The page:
On Monday, New York City's rent stabilization laws will expire. If that happens, every one of the city's one million or so rent-regulated apartments will face massive rent increases as soon as their leases runs out. As Mayor de Blasio put it in a call with AARP members earlier today, "That means, literally, tens of thousands of people, maybe hundreds of thousands of people, will ultimately be displaced from their apartments. That's how bad it is."

The mayor added that the expiration "would be the beginning of the end of New York City as we have known it as a place for everyone. And so, that’s the stakes in Albany—that’s why it’s outrageous that anyone in Albany to say that there’s not enough time to get to a deal."

Governor Cuomo supports strengthening the rent regulation laws, and modifying vacancy decontrol, the measure that allows landlords to remove rent protections after meeting certain thresholds.

Senate Republicans aren't terribly concerned with this. They have instead turned their attention to saving 421-a, the tax abatement program that has given billions of tax dollars to developers for luxury housing with very little affordable units to show for it.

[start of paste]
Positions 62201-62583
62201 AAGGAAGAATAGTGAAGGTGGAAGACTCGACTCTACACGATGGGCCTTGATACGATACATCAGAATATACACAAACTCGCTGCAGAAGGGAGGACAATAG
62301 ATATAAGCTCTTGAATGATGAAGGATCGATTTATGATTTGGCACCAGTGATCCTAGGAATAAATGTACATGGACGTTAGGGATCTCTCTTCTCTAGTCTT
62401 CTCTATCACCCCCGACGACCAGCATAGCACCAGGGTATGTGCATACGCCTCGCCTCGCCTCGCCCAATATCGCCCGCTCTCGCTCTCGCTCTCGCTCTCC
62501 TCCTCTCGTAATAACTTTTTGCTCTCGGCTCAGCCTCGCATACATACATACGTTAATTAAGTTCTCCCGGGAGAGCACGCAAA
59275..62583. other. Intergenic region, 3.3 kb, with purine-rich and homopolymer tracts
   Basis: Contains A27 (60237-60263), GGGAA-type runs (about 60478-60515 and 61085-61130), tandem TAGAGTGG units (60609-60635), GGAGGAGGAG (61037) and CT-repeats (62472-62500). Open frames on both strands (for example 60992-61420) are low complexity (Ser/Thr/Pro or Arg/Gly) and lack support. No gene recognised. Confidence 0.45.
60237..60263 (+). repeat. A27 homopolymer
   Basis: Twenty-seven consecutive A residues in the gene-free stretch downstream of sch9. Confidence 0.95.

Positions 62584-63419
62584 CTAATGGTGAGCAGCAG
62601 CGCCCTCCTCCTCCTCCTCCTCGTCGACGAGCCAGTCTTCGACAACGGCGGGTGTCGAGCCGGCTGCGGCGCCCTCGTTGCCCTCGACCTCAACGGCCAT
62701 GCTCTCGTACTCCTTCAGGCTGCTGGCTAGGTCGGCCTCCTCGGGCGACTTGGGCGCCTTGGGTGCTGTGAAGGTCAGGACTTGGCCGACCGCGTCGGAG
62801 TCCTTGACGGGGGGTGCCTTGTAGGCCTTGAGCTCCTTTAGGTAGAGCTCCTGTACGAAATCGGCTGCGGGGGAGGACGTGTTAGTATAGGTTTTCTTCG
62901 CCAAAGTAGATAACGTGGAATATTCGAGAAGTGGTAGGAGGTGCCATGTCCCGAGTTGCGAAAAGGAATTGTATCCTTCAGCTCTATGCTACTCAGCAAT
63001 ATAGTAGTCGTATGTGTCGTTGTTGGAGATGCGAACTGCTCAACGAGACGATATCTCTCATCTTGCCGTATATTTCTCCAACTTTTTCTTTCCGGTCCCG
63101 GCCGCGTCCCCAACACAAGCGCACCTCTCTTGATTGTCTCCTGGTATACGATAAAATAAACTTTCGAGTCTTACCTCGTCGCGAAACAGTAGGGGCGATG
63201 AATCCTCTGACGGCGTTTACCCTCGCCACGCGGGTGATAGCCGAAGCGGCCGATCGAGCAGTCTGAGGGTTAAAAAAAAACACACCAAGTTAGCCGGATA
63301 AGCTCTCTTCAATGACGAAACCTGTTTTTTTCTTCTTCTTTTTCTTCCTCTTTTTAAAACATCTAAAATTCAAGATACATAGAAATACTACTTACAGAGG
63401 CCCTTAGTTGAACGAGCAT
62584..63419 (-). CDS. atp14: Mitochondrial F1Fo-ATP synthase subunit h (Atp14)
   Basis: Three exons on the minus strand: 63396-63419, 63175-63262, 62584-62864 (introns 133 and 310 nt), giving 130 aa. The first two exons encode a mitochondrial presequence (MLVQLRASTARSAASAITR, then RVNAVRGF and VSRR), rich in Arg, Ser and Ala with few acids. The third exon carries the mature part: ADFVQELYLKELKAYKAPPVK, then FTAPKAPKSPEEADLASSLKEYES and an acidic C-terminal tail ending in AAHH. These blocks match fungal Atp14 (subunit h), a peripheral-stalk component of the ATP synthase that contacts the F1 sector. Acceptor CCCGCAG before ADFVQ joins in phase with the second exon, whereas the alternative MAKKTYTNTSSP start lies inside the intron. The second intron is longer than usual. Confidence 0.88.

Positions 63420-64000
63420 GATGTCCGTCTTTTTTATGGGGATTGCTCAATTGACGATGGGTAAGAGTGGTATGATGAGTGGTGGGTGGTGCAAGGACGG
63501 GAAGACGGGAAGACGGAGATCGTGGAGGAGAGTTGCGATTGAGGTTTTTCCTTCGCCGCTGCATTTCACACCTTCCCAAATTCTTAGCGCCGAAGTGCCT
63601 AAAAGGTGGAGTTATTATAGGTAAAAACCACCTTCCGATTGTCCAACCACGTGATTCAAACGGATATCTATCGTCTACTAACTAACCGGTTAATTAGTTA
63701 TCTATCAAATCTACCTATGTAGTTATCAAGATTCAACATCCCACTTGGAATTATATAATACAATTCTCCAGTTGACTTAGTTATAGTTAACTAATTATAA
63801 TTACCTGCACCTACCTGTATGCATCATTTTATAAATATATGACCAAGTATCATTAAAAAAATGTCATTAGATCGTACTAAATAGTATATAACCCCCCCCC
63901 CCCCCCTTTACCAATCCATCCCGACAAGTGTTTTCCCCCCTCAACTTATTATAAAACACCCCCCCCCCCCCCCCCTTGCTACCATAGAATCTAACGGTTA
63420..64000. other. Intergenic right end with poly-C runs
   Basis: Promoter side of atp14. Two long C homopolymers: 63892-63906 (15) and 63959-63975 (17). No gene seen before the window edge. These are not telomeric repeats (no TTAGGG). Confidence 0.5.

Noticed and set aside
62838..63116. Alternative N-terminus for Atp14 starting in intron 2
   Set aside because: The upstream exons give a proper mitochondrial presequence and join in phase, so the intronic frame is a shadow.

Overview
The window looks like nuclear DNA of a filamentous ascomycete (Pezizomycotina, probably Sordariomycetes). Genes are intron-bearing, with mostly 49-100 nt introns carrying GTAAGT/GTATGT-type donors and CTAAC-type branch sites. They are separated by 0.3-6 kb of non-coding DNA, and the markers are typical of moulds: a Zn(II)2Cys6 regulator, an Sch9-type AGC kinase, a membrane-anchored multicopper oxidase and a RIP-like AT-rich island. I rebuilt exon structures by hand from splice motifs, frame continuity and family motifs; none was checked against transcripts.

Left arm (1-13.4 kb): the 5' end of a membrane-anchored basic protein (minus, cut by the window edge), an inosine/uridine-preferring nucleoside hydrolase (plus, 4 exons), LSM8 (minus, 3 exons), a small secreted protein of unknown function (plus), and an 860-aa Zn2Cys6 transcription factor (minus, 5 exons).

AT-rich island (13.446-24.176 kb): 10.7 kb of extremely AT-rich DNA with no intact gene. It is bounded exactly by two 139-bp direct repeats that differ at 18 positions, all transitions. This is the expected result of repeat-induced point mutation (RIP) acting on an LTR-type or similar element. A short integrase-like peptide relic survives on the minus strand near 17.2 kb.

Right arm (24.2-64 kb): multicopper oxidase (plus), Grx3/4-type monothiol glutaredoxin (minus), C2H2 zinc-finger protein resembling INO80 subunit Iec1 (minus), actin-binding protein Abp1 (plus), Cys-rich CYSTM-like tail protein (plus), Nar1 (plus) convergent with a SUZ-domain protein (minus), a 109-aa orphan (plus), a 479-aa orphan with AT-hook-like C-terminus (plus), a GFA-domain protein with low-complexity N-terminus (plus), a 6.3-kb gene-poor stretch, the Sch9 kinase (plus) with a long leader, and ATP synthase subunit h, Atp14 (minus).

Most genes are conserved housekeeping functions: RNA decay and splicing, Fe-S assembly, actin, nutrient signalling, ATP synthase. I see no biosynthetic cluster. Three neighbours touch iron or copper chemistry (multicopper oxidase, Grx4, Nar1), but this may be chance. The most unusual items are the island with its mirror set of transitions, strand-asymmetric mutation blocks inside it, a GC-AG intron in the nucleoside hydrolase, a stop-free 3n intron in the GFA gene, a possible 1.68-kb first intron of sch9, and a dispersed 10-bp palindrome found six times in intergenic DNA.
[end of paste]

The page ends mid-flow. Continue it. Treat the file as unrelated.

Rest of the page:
According to Capital, the Republicans are modeling their measure to save 421-a after Mayor de Blasio's plan to reform the tax break, minus a Mansion Tax and the mayor's aim to remove condos from eligibility. Developers would have to make 20 to 30% of their units affordable depending on where they build.

The governor supports keeping 421-a the way it is, and has argued that the legislature should pass an extension, at least until the finer points get hammered out (he has promised to extend the legislative term beyond its end on Wednesday until all this gets addressed). "421-a is a very complicated beast and it just doesn’t lend itself to throwing together a new program in several hours," Cuomo told reporters yesterday.

If all of this drains what little faith in our state government you might have, Assembly Democrats are having a "conference" on Sunday evening to address the laws. That should do it.